You may use Java BigInteger or any other Big Integer realization

Example:

``````BigInteger left = new Biginteger("1845618948745415218748");
BigInteger right = new BigInteger("1845452132132132123132123123");

``````
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Have you used it? – Ankit Jul 21 '12 at 12:54
Yes, I sometimes use it on programming contest – RiaD Jul 21 '12 at 12:56
For .NET it's `System.Numerics.BigInteger`. Also worth noting 10,000 decimal digits is about 33k bits, or around 4kB. This is not going to stress a system with RAM in GB... on a current system it should all sit in L1 cache for maximum speed. – Richard Jul 21 '12 at 13:04

Here are some handy links for a variety of languages:

• Python (built-in)
• C/C++ - GMP, probably the most efficient general-purpose arbitrary-precision number library
• .NET 4 (built-in)
• .NET - GnuMpDotNet - uses GMP, so also very efficient, but with the benefit of being easier to work with due to operator overloading and such
• Java (built-in)
• PHP - BC Math
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It's not a language problem, it's a Math problem: http://en.wikipedia.org/wiki/Arbitrary-precision_arithmetic One which is both well known, and for which plenty of programming libraries exist to solve it for you.

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All Common Lisp implementations include arbitrary-length integers. Typically the implementation punts to a C library to handle it, but it is more convenient to work in Lisp.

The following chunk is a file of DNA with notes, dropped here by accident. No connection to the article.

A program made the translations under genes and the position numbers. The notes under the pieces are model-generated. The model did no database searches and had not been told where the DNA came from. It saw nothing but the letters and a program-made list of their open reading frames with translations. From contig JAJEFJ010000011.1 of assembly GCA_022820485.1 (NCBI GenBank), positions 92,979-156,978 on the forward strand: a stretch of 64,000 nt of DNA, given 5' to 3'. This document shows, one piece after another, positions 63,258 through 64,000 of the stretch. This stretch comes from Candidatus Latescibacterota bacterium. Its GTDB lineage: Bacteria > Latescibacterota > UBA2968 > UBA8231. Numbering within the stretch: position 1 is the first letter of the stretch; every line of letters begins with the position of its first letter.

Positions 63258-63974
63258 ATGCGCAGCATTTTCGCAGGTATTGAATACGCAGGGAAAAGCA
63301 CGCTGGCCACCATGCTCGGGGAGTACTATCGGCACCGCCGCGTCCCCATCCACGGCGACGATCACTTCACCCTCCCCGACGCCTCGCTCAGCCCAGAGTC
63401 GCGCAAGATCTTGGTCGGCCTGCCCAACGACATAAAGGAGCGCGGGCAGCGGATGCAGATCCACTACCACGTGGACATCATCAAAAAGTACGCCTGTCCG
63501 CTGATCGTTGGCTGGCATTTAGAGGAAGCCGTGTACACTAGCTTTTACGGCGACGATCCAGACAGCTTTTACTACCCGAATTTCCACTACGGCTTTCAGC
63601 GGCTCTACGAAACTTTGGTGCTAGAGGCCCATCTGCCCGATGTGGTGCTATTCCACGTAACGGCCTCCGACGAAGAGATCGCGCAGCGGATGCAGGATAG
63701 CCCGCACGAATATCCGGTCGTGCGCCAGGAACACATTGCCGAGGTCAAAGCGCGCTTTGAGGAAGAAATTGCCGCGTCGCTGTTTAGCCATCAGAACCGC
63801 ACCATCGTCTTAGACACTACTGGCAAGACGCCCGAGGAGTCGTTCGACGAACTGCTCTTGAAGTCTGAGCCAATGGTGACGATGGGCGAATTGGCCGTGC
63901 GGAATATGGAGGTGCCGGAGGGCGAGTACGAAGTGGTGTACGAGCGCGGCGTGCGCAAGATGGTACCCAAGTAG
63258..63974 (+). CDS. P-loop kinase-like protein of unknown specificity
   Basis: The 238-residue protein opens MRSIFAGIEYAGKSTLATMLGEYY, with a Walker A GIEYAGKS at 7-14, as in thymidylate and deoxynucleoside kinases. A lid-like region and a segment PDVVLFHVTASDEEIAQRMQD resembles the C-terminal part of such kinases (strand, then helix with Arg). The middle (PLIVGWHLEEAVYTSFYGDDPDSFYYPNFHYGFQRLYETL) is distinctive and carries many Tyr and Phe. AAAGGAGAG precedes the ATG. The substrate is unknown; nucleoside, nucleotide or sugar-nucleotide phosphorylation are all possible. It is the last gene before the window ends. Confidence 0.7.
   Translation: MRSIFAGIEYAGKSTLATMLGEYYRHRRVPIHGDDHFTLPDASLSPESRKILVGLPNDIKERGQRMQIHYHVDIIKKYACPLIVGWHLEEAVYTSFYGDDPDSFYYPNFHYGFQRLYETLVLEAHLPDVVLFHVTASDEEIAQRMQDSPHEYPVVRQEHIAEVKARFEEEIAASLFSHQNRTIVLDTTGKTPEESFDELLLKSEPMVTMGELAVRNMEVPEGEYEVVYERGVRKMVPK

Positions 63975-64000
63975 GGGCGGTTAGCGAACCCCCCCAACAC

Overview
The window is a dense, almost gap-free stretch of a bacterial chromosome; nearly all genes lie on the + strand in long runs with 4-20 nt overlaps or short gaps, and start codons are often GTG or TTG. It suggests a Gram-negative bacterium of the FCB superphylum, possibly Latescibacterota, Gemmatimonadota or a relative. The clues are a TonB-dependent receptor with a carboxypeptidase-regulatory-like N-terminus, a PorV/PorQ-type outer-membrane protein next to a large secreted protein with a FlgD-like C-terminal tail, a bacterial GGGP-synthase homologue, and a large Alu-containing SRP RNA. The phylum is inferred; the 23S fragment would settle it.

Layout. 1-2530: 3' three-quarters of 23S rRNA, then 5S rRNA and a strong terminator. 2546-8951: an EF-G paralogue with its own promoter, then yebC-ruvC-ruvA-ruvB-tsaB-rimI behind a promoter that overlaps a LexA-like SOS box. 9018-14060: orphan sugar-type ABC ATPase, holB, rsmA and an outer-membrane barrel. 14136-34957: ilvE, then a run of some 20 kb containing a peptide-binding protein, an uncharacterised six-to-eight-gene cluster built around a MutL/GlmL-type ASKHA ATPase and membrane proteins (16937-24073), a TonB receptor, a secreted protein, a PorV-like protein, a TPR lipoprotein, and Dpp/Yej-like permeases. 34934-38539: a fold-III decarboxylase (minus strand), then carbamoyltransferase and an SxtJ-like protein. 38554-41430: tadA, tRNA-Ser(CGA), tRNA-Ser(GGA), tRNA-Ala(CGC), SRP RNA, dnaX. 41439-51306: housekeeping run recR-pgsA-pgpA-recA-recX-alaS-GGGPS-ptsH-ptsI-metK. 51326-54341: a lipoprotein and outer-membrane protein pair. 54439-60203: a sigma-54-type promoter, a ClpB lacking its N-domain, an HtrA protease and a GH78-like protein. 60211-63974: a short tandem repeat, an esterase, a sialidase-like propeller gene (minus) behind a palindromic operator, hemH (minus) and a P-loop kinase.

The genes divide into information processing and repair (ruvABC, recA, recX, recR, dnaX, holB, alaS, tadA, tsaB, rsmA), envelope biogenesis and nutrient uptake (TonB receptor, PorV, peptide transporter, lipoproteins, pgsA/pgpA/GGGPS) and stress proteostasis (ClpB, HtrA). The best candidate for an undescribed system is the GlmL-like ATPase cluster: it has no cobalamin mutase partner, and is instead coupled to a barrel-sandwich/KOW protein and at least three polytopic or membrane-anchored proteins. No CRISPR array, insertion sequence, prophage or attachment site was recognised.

Take a look, for example, at Clisp, SBCL, or CMUCL (a web search will find home pages for those projects).

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With the question being as abstract as it is, yes, it is possible to implement such a calculator. At some point you may have to rely on disk caching and implementing the operations manually rather than relying on existing classes (e.g. Java's BigInteger), but it is technically doable.

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-1: Why would you need disk caching? (A billion digit number needs less than 400MB: one decimal digit needs 1/(log 2) bits once in binary format. Here need add and subtract of only 10k digits: expect all to fit in L1 cache.) – Richard Jul 21 '12 at 13:07
@CodesInChaos log 10 == 1 because 10^1 == 10. Hence log(10)/log(2) == 1/log(2). – Richard Jul 21 '12 at 13:17
Oh you're using a convention where you use `log` for the base 10 logarithm. That's not the convention I'm used to, so I misread your post. We either use log as synonym for ln, or with a specific index to indicate the base. – CodesInChaos Jul 21 '12 at 13:18
@CodesInChaos: In computing texts the only convention I know where the base is not explicit: log -> base 10, ln -> natual, lb (rarer) -> binary. – Richard Jul 21 '12 at 13:24
@richard, `log2` is for binary in C. – Shahbaz Jul 23 '12 at 12:42

Yes, it is possible. This is a public domain c++ library just for that: https://mattmccutchen.net/bigint/

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here is nice algorithm exists, you can use define 2 array [0-9] and according to each result, define a new array:

``````{0,1,2,3,4,5,6,7,8,9}
{0,1,2,3,4,5,6,7,8,9}
/////
``````

Then you can define an two dimensional array that put + result:

``````0 1 ....
1 ...
``````

Same for * and / and etc, then you read a string type and create and string output.

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And why would he choose such an inefficient implementation? – CodesInChaos Jul 21 '12 at 13:09